Video gamers in the V&A?
Don’t be such a fuddy duddy. Sophia George is the Victoria & Albert Museum’s first-ever Game Designer in Residence – and she’s just put the finishing touches to her first work of art for the institution. It’s an iPad game inspired by the 19th-century textile designer William Morris’s Strawberry Thief.
Is she any good?
Yes, if anyone can take on the role of Game Designer in Residence, it’s Ms George. Aged just 24, she has a Masters in games development from Abertay University in Dundee. And after winning a Bafta Ones to Watch Award in 2012 for her first game, Tick Tock Toys, she was headhunted by the great and the good of the gaming world.
So how does it work?
Morris’ 1883 Strawberry Thief pattern, inspired by a bird stealing fruit in his garden, has become a popular design for curtains, wallpaper and even Dr Martens boots. In Ms George’s free iPad game, the fabric becomes the backdrop for a challenge in which the user sketches and colours the famous pattern by flying the strawberry-pilfering bird across the iPad screen.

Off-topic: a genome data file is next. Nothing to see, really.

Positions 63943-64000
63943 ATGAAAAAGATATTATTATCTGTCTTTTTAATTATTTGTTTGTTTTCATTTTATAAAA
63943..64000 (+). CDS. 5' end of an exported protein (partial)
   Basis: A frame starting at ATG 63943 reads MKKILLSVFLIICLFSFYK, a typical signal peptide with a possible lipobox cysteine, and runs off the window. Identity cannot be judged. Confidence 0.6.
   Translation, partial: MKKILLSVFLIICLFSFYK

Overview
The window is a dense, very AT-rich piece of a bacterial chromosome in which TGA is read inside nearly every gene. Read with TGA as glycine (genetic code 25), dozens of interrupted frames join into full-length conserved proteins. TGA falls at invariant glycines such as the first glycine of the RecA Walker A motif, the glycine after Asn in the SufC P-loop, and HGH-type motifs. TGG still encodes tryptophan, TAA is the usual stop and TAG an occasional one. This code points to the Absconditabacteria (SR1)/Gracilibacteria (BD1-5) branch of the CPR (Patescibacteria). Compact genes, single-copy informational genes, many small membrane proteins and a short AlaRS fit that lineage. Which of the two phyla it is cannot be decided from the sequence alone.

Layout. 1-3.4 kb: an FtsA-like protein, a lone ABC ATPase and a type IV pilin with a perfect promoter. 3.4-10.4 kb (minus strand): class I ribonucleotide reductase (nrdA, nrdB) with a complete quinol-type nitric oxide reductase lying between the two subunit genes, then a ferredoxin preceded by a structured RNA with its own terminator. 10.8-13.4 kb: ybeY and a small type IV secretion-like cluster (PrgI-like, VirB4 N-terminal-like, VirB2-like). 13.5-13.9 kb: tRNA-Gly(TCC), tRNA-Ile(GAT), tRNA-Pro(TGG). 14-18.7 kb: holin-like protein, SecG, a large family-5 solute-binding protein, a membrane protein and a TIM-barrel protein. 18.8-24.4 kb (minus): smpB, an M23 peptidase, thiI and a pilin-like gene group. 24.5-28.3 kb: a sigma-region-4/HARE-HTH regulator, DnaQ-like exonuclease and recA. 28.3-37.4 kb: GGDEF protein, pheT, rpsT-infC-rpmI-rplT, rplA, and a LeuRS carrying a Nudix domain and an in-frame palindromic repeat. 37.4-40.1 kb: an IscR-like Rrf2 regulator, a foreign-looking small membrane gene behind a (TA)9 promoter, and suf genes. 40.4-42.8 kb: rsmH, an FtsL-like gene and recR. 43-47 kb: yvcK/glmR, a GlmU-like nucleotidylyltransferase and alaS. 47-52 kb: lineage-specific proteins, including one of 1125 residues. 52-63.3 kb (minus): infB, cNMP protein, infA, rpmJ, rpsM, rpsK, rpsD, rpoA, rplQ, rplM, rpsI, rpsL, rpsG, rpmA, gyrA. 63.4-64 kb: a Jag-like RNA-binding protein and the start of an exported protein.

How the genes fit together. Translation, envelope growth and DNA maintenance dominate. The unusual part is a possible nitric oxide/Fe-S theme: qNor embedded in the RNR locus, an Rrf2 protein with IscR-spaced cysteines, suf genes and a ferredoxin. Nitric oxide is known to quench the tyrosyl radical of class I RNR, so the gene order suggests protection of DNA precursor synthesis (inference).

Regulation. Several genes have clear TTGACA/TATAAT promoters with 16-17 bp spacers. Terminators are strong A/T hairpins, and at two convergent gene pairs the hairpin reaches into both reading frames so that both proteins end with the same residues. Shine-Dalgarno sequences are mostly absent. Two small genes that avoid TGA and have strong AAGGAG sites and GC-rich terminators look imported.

But for Ms George it’s more than just a game. She said: “It’s very important to me that families play games together, that games are designed for older people to engage with technology, and that girls and young women see game art, design and programming as real career options for them.”
Are her bosses happy?
Yep. Philip Long, Director of V&A Dundee, partners in the Residency, said: “Taking inspiration from design of the past to produce new innovative design is at the heart the V&A.”
And for her next trick?
Details are sketchy (geddit?), but it will apparently centre on the works of Margaret Macdonald, wife of Charles Rennie Mackintosh, and her sister Frances.